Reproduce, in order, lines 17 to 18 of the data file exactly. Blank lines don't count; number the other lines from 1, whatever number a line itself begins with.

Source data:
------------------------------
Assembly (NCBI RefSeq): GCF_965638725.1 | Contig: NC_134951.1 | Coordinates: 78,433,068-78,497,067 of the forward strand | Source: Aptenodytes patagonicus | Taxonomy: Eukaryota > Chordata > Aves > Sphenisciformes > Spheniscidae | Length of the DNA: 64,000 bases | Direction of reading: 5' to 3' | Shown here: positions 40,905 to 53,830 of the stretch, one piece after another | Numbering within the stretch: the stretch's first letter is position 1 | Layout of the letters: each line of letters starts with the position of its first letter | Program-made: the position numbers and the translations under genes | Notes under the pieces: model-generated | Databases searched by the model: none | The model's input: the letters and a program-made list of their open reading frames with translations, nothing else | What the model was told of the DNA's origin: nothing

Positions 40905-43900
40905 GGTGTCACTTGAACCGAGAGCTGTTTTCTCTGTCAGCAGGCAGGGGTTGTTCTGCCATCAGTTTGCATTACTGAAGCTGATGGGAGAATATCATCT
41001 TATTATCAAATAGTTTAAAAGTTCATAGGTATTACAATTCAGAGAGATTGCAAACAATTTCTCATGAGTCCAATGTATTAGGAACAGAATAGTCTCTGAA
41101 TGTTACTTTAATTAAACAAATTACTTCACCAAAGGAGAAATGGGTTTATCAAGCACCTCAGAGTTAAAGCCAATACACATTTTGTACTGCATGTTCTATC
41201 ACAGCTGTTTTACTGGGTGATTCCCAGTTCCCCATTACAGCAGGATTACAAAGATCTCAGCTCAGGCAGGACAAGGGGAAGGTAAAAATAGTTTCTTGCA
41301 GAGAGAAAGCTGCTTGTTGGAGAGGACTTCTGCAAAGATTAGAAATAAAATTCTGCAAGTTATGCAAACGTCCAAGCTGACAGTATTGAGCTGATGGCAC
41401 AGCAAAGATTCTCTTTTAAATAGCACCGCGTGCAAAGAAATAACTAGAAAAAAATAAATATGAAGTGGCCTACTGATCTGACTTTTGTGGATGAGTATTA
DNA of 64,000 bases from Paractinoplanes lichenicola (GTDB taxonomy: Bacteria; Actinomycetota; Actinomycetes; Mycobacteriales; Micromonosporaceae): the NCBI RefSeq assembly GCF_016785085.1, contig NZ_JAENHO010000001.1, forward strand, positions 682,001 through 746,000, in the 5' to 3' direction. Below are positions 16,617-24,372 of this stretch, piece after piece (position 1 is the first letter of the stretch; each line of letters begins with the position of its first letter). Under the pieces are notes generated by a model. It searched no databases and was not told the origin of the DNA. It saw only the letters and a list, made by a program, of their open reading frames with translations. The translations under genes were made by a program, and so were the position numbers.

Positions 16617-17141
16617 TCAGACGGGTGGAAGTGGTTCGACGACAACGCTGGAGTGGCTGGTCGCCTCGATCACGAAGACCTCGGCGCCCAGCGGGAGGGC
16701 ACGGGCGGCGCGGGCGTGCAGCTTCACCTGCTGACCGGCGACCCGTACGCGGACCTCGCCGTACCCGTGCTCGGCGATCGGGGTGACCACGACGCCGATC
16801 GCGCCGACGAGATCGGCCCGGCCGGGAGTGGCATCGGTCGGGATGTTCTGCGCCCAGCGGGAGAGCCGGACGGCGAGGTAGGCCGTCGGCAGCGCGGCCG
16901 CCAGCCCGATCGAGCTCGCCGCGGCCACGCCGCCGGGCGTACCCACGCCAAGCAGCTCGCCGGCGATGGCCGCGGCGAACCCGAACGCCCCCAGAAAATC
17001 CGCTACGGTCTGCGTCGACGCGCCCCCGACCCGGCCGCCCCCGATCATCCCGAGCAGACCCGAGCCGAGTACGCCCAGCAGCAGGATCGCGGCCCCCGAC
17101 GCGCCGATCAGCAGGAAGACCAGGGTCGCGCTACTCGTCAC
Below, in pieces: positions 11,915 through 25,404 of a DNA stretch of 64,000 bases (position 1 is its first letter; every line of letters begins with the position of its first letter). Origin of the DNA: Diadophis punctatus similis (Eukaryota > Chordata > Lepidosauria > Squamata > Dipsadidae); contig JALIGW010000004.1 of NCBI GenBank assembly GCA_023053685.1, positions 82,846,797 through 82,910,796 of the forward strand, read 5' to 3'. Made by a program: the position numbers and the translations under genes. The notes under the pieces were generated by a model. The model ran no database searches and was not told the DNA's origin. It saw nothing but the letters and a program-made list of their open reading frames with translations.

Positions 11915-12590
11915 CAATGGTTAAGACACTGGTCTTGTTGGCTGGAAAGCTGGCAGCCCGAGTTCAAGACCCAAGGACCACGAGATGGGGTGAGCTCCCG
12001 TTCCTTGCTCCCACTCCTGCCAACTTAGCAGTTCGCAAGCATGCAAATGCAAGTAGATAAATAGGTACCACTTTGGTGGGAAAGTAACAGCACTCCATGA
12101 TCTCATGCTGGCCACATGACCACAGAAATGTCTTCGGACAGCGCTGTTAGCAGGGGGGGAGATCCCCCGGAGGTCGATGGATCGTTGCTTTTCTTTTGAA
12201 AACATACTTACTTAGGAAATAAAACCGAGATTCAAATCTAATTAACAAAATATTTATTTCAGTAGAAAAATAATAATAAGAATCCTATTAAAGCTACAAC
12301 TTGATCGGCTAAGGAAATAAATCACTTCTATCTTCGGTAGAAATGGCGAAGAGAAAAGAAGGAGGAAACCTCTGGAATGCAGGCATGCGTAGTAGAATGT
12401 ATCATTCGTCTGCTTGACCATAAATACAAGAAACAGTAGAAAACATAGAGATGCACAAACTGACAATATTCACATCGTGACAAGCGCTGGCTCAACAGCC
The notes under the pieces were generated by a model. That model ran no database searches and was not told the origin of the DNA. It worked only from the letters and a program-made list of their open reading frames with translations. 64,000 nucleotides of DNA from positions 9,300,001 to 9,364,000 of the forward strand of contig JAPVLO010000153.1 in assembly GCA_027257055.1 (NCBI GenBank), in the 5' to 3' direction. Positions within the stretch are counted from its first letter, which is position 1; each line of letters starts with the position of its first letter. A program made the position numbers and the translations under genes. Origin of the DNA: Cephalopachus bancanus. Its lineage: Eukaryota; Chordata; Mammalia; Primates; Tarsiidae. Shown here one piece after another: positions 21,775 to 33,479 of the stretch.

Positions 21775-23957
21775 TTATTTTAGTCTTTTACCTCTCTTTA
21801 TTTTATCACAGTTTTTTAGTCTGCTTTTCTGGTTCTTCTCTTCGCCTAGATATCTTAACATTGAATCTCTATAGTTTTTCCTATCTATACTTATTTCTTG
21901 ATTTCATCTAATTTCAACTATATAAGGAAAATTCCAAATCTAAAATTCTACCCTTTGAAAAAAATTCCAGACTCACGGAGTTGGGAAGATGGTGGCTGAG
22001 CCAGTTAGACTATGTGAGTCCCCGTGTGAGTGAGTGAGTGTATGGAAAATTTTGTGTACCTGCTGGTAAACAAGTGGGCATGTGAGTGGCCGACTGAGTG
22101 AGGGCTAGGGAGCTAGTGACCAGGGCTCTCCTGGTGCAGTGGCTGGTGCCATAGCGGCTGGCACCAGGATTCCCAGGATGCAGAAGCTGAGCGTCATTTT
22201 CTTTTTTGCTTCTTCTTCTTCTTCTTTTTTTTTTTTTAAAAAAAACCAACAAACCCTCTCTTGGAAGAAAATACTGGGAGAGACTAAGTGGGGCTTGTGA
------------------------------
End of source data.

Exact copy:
Below, in pieces: positions 11,915 through 25,404 of a DNA stretch of 64,000 bases (position 1 is its first letter; every line of letters begins with the position of its first letter). Origin of the DNA: Diadophis punctatus similis (Eukaryota > Chordata > Lepidosauria > Squamata > Dipsadidae); contig JALIGW010000004.1 of NCBI GenBank assembly GCA_023053685.1, positions 82,846,797 through 82,910,796 of the forward strand, read 5' to 3'. Made by a program: the position numbers and the translations under genes. The notes under the pieces were generated by a model. The model ran no database searches and was not told the DNA's origin. It saw nothing but the letters and a program-made list of their open reading frames with translations.

Positions 11915-12590